Most species of Elm trees start blooming in January or February and release pollen into early April. If you find yourself fighting a mid-winter allergic reaction, elm is a likely culprit. Elm pollen affects allergy sufferers with asthma-like symptoms, itching, sneezing, wheezing, headache, sinus pain, breathing problems, red or tearing eyes, runny nose, itchy eyes and throat, cough, or dark circles under eyes.

Elm tree pollen is most prevalent from February to April.

Elm Allergy Imformation

Elm trees are known for their majestic beauty and their ability to provide shade and shelter to numerous animals. However, during the spring and early summer, these trees can also produce large amounts of pollen that can cause significant discomfort to those who are allergic to it. 

The exact timing of Elm pollen season can vary depending on the location and climate, but in general, elm trees begin to produce pollen in late winter or early spring, usually around February or March. The peak pollen season typically lasts through April and May, with pollen levels gradually declining in June. However, in some areas, elm trees may continue to produce pollen as late as July.

Elm tree pollen is a fine powder that is produced by the male flowers of the elm tree. These flowers are small and inconspicuous, and they typically appear in early spring before the leaves have fully emerged. The pollen is carried by the wind and can travel for long distances, making it a common allergen for people who live in areas with high concentrations of elm trees.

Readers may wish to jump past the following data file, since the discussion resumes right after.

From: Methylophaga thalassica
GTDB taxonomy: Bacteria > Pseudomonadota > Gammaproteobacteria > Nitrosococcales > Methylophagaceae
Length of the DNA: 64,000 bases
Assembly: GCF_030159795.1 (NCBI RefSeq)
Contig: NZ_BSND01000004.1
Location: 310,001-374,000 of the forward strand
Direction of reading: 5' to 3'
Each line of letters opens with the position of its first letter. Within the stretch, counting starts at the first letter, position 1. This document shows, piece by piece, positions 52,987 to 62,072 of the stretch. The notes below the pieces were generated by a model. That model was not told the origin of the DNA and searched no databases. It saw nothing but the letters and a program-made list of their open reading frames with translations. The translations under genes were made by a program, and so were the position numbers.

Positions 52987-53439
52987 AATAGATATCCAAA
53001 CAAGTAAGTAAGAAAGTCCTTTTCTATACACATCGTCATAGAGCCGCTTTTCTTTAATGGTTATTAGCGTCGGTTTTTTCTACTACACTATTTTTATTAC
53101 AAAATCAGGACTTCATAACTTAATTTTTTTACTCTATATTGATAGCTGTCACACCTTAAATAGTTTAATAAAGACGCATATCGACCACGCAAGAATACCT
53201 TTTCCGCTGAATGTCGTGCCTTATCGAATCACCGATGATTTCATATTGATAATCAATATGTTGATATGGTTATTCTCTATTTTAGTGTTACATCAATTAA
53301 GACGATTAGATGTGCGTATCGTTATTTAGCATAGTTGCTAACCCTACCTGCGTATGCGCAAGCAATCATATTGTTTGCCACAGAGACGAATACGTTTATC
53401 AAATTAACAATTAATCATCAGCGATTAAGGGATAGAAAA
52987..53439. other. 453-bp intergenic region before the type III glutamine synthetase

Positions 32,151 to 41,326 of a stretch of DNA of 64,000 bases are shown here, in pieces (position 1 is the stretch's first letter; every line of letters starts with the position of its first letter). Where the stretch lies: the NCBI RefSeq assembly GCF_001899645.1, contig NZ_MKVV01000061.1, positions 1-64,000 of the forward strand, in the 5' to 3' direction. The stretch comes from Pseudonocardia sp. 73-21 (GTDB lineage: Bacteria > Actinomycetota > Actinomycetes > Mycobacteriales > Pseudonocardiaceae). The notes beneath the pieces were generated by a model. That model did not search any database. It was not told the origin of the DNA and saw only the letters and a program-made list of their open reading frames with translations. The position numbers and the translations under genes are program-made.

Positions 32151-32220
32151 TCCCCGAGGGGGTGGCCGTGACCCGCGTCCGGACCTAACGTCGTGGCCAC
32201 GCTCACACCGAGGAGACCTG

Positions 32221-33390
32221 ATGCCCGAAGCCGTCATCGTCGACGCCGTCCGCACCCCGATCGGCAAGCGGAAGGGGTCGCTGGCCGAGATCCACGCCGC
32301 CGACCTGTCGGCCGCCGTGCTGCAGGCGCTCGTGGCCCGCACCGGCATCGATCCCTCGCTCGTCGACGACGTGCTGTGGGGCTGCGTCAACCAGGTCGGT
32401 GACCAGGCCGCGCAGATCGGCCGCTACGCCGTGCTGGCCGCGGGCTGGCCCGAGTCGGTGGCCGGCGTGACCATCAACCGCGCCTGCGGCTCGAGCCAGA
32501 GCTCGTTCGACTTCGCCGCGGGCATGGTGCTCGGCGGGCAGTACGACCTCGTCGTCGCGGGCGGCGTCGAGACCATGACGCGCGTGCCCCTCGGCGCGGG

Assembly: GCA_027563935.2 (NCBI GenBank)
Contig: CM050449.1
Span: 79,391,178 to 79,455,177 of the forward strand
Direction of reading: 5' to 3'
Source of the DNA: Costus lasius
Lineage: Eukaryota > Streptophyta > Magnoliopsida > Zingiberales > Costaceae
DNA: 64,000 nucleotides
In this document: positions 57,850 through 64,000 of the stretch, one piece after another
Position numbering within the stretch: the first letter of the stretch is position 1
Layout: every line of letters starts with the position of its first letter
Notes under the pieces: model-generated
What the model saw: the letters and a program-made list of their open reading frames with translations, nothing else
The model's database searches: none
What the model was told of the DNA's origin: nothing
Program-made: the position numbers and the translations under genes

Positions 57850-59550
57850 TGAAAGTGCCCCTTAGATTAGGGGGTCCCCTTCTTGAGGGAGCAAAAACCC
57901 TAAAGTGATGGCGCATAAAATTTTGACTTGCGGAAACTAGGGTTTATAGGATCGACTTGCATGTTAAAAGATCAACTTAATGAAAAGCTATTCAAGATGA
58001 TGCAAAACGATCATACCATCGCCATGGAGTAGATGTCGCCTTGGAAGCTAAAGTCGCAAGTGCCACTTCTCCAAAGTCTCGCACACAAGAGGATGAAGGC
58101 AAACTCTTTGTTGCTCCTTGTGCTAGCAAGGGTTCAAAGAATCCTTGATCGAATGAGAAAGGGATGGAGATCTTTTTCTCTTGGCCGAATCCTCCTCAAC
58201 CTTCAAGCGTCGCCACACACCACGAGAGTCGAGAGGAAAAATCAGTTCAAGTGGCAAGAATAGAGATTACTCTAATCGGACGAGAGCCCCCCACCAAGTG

The size and shape of elm tree pollen grains can vary depending on the species of elm tree. In general, elm tree pollen grains are relatively large, with an average size of about 20 microns. This makes them larger than many other types of pollen, such as birch pollen or grass pollen. Elm tree pollen grains are also oval-shaped and have a distinctive pattern of ridges and furrows on their surface.

For people who are allergic to elm tree pollen, exposure to this allergen can cause a range of symptoms, including sneezing, runny nose, itchy eyes, and congestion. These symptoms are caused by the body's immune system reacting to the presence of the pollen in the air. In some cases, exposure to elm tree pollen can also trigger asthma attacks, particularly in people who already have asthma.

If you think you may be allergic to elm or other tree pollen, we strongly recommend coming in for an allergy test!

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